The Duff Cooper Diaries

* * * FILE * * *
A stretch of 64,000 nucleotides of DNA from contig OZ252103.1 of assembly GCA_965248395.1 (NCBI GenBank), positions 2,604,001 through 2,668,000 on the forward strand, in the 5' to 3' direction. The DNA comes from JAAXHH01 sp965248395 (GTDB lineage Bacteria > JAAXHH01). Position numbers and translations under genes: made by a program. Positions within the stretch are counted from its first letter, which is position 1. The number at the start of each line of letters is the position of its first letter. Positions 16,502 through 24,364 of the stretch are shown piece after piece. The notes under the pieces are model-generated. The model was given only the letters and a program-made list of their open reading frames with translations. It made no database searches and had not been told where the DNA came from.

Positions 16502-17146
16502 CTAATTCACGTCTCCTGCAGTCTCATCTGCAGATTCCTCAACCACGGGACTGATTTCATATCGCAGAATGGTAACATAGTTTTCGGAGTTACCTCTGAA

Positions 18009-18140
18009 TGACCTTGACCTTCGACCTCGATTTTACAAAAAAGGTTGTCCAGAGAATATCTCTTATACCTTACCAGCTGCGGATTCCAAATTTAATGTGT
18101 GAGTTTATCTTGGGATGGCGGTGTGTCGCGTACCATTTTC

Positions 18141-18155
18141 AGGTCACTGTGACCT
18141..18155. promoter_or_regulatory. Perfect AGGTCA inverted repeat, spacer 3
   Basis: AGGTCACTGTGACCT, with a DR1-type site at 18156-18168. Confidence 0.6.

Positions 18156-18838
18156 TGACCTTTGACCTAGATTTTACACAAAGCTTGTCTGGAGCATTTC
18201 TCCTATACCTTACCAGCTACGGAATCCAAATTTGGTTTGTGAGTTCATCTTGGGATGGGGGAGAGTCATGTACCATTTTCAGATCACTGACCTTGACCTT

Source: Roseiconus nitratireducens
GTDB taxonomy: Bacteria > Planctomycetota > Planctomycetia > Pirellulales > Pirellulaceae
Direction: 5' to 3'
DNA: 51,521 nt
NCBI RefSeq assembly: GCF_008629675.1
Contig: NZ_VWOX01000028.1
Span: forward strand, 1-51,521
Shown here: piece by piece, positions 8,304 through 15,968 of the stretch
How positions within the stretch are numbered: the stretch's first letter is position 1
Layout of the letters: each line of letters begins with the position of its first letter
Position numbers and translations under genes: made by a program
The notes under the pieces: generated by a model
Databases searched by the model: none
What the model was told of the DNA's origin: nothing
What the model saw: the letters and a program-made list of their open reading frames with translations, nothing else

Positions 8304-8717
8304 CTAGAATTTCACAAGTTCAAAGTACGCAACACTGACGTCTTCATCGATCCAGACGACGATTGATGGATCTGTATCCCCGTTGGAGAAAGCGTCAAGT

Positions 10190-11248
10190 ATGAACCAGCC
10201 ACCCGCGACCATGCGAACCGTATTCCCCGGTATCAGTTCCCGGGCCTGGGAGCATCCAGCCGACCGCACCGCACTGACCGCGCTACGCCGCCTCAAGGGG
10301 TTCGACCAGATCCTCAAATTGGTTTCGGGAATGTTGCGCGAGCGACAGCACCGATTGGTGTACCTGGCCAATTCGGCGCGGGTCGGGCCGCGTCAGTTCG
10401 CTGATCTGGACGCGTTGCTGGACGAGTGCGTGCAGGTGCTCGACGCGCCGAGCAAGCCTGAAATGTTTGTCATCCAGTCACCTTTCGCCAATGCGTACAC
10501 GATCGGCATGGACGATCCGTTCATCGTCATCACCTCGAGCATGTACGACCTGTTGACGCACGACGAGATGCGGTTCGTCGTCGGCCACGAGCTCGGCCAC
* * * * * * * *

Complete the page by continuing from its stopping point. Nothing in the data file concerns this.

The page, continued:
The long awaited and highly revealing diaries of the politician, diplomat, and socialite who married Lady Diana Cooper, Duff Cooper was a first-rate witness of just about every significant event from 1914 to 1950. His diary includes some magnificent set pieces—as a young soldier at the end of World War I, as a politician during the General Strike of 1926, as King Edward VIII's friend at the time of the Abdication, and from Paris after the liberation in 1944, when he became British ambassador. If Duff Cooper's name has dimmed in the 50 years since his death, publication of these diaries will bring him to the fore once again. His family has long resisted publication—indeed Duff Cooper's nephew, the publisher Rupert Hart-Davis, was so shocked by the sexual revelations that he suggested to John Julius Norwich that it might be best for all concerned if they were burnt. Now, superbly edited by John Julius Norwich, who familial link ensures all kinds of additional information as footnotes, these diaries join the ranks.
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